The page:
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Let $\tau_a=\inf\{t: B_t=a\}$, the hitting time of the standard Brownian motion to reach the boundary $a$.

This is easily derived

$$E(e^{-\lambda \tau_a})=e^{-|a|\sqrt{2\lambda}}$$

But I am having a problem of using this formula to get the moments of $\tau_a$ by matching the coefficients of terms for each power of $\lambda$, specifically, the LHS, if expanded, has all integer powers of $\lambda$; however, the RHS has the various terms of $\sqrt{\lambda}$. How to reconcile the difference here? Could somebody please help? Thanks.

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2 Answers 2

up vote 6 down vote accepted

Well, in fact $E(\tau_a)$ is infinite...

A classic argument to see that $\tau_a$ does not have finite mean is to consider $\tau_{2a}$. On the one hand, to hit $2a$, one has to hit $a$ and then, starting from $a$, to hit $2a$. By the strong Markov property, this second duration is independent of $\tau_a$ and, by invariance by translations, distributed like $\tau_a$. On the other hand, by the scale invariance of Brownian motion, $(2B_t)$ is distributed like $(B_{4t})$, hence $\tau_{2a}$ is distributed like $4\tau_a$. Finally, $\tau_a$ solves a distribution equality: the distribution of $T+T'$ and the distribution of $4T$ coincide, where $T$ and $T'$ are independent copies of $\tau_a$. This is enough to prove that $\tau_a$ is not integrable (and almost enough to deduce its Laplace transform, for that matter).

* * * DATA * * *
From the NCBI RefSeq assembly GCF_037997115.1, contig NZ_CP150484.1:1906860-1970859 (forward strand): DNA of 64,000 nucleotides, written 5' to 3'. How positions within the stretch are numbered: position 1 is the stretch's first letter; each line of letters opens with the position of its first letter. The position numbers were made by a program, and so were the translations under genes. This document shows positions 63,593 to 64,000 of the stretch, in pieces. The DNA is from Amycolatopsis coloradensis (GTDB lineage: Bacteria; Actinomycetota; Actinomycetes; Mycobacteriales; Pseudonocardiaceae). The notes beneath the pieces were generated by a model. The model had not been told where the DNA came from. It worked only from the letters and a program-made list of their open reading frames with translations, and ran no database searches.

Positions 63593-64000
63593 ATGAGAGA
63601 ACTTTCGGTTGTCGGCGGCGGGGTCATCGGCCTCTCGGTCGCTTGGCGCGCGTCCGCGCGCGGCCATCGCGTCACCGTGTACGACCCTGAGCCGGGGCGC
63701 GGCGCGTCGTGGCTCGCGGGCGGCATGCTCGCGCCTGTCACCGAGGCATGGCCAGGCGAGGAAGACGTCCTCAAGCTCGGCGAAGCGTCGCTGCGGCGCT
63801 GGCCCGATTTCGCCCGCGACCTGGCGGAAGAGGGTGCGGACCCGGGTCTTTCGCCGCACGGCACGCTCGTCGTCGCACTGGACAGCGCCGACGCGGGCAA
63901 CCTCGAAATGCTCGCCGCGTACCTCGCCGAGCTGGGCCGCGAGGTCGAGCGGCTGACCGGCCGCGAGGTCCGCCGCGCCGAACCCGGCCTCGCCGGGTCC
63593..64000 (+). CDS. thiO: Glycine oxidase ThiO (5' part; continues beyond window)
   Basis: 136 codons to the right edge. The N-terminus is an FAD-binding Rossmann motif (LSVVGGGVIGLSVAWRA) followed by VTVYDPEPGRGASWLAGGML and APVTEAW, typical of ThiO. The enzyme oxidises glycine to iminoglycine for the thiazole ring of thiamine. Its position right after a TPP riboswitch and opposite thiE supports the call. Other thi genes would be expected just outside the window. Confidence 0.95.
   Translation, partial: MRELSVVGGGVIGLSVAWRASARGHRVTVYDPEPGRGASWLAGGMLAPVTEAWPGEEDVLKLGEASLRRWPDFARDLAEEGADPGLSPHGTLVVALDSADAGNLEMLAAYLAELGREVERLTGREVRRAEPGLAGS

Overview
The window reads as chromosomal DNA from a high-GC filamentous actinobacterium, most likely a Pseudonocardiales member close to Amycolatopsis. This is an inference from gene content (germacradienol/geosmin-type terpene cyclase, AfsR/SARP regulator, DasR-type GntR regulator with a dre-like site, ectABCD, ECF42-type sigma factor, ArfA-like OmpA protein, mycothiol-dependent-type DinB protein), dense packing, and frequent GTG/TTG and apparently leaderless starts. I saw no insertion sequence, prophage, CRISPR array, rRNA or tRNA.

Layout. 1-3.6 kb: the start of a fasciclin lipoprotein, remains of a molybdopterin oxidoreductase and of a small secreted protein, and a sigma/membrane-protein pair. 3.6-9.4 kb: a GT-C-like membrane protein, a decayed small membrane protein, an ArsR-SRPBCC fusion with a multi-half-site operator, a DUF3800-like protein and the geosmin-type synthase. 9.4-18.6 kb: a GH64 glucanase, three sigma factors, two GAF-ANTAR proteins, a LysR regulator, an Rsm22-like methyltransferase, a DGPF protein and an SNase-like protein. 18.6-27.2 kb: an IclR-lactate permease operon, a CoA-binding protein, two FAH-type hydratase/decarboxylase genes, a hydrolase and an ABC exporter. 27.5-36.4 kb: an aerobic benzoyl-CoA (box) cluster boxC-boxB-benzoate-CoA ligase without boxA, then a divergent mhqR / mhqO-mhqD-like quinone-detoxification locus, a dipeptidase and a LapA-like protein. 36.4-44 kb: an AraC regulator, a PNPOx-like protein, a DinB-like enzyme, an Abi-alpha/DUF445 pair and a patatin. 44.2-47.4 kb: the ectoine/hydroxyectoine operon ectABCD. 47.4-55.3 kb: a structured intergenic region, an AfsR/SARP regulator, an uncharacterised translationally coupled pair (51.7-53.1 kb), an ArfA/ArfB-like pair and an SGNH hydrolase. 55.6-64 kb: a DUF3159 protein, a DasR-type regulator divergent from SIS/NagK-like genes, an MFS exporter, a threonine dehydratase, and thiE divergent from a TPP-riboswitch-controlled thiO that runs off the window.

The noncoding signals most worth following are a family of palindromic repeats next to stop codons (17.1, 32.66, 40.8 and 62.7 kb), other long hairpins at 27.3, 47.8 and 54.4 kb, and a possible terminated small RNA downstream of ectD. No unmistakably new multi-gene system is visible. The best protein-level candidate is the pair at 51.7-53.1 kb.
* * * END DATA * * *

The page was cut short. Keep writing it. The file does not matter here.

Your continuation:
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right!... forgot to see this. So higher moments will also be infinite then! there is no point to do the matching. correct? :) –  Qiang Li Feb 22 '11 at 21:41
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To add on Didier's answer, note that the PDF of $\tau_a$, for $a > 0$, is given by $$ f_{\tau _a } (t) = \frac{a}{{\sqrt {2\pi } }}t^{ - 3/2} e^{ - a^2 /(2t)} ,\;\; t > 0. $$ From this you immediately see that ${\rm E}(\tau_a) = \infty$.

EDIT: The distribution function of $\tau_a$ can be derived as follows (cf. p.1 here). First note that, for any $t > 0$, $$ {\rm P}(\tau _a < t) = {\rm P}(\tau _a < t,B_t < a) + {\rm P}(\tau _a < t,B_t > a). $$ The right-hand side is equal to $2{\rm P}(\tau _a < t,B_t > a)$, hence to $2{\rm P}(B_t > a)$. Thus, $$ {\rm P}(\tau _a < t) = 2 {\rm P}(B_t > a) = \frac{2}{{\sqrt {2\pi t} }}\int_a^\infty {e^{ - \frac{{y^2 }}{{2t}}} \,{\rm d}u} = \frac{2}{{\sqrt \pi }}\int_{\frac{a}{{\sqrt {2t} }}}^\infty {e^{ - y^2 } \,{\rm d}y}. $$ Differentiating with respect to $t$ gives the above formula for $f_{\tau _a } (t)$. (For arbitrary $a \in \mathbb{R}$, just put $|a|$ instead of $a$ in that formula.)

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